Sorolla was an artist who loved to capture life - normally through the eyes of young children running around and playing, or from the perspective of the working poor going about their daily tasks. He would sometimes diverge from this, though, possibly to refresh his creative juices or alternatively perhaps just to prove to himself that he could still handle other genres successfully. Within this piece we find several homes facing us from behind some rough brickwork which may have been adapted into a small path in order to navigate around this rural village. One can immediately get a sense of the bright sun beating down, with a dark shade contrasting on the right against the bright palette that Sorolla made use of in the latter part of his career. Each and every stone is faithfully reproduced within this painting and the slightly unusual composition by the standards of Sorolla means this may have been a sudden choice, rather than a well thought out piece.
The artist would produce study drawings for some of his more complex artworks and follow the standard routines of preparation as used for centuries, but in examples such as Adobe Houses, it appears to have come about purely by chance as he wandered around this pretty village. As someone who loved to use tones of white within many of his works, the facades of these simple buildings would have immediately pricked his interest. It may have been that this painting was actually a type of study in itself, as a means to develop Sorolla's understanding of depicting stone surfaces accurately. One can only really speculate on that point because there is not a huge amount of information available on this painting, not at least that has been translated into English as yet. It may therefore reside in a private collection, as most publically owned artworks from his career have been fairly comprehensively documented by now, particularly those in the Prado and Sorolla Museums in Madrid, Spain.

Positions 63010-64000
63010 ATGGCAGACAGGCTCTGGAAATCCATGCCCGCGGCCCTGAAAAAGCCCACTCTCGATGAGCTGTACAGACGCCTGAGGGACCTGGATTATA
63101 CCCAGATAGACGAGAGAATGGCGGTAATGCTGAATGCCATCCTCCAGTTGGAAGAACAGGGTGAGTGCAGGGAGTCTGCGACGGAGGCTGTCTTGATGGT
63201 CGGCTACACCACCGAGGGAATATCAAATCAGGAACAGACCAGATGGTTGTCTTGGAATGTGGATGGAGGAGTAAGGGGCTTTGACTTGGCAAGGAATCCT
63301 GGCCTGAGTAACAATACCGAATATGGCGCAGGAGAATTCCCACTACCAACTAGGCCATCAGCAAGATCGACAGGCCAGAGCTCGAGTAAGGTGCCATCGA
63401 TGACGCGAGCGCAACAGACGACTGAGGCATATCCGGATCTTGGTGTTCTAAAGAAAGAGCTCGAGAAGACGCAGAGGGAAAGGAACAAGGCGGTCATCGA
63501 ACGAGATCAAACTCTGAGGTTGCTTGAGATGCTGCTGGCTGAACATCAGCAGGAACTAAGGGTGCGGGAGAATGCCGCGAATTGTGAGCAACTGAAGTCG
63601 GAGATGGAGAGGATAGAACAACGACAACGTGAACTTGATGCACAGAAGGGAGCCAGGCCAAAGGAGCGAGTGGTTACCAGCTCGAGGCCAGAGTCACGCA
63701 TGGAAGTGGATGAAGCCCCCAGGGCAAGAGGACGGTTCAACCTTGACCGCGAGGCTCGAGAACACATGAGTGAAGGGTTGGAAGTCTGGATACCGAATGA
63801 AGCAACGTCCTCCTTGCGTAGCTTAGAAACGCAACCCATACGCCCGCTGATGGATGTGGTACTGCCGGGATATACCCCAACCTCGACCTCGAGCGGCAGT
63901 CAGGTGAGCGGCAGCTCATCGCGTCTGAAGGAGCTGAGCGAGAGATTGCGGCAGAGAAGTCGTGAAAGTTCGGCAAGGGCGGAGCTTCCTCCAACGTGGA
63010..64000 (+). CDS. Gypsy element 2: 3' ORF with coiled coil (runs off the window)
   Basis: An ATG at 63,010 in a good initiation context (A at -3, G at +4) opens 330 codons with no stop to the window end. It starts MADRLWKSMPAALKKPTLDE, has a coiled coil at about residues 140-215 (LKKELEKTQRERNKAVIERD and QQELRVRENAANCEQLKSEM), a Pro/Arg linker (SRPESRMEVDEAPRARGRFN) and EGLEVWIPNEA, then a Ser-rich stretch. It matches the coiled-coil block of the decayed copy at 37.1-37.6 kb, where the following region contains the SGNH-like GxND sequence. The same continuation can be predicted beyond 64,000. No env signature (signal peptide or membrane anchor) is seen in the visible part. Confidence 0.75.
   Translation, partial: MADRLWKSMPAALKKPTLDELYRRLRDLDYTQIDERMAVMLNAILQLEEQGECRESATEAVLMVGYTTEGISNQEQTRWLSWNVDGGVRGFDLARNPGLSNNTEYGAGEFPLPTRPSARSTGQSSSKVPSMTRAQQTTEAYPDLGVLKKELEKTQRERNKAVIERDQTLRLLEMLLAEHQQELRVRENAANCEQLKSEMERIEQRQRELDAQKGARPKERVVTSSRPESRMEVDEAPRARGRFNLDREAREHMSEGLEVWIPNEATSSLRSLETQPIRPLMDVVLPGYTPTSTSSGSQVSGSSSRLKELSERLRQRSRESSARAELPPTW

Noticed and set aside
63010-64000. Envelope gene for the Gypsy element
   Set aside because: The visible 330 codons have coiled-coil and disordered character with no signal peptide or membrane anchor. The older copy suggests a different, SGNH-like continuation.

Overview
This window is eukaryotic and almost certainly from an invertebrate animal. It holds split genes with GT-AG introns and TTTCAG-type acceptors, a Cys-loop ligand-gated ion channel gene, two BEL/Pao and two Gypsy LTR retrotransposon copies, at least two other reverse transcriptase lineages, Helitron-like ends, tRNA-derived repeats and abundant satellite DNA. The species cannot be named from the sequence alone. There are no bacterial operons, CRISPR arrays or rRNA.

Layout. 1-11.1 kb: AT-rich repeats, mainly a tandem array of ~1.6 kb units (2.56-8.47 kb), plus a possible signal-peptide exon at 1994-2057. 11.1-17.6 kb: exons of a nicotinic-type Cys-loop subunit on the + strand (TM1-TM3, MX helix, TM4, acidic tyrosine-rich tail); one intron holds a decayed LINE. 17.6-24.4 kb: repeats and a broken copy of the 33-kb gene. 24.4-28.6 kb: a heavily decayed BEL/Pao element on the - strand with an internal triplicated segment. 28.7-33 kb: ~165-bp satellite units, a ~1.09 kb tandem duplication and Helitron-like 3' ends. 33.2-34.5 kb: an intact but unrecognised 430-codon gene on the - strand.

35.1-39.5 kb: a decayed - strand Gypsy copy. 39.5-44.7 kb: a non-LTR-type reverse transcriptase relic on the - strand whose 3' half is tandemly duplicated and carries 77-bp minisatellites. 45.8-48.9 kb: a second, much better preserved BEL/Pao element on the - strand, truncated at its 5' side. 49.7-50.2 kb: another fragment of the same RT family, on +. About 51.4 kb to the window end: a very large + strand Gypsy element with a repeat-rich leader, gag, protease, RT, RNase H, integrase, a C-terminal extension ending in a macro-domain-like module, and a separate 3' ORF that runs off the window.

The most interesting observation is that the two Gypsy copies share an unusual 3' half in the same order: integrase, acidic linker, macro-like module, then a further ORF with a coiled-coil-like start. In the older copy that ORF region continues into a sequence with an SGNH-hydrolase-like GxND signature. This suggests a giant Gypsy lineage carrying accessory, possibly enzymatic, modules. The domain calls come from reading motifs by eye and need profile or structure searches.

Sorolla would become one of the most famous Spanish artists in history and part of this success was from his wide ranging oeuvre which displayed a breadth of technical ability and imagination. His family portraits were delightful, but he also produced good amounts of social realism too, as well as working with darker palettes in the earlier part of his career as he was working under the influence of the old Spanish masters such as Goya and Velazquez. He would eventually settle on a much brighter palette which proved popular with the public and ensures that prints of his best work are still frequently in demand today, over a century after his passing. We then see further variety in the architectural studies found here, one of several that he made over a short period of time.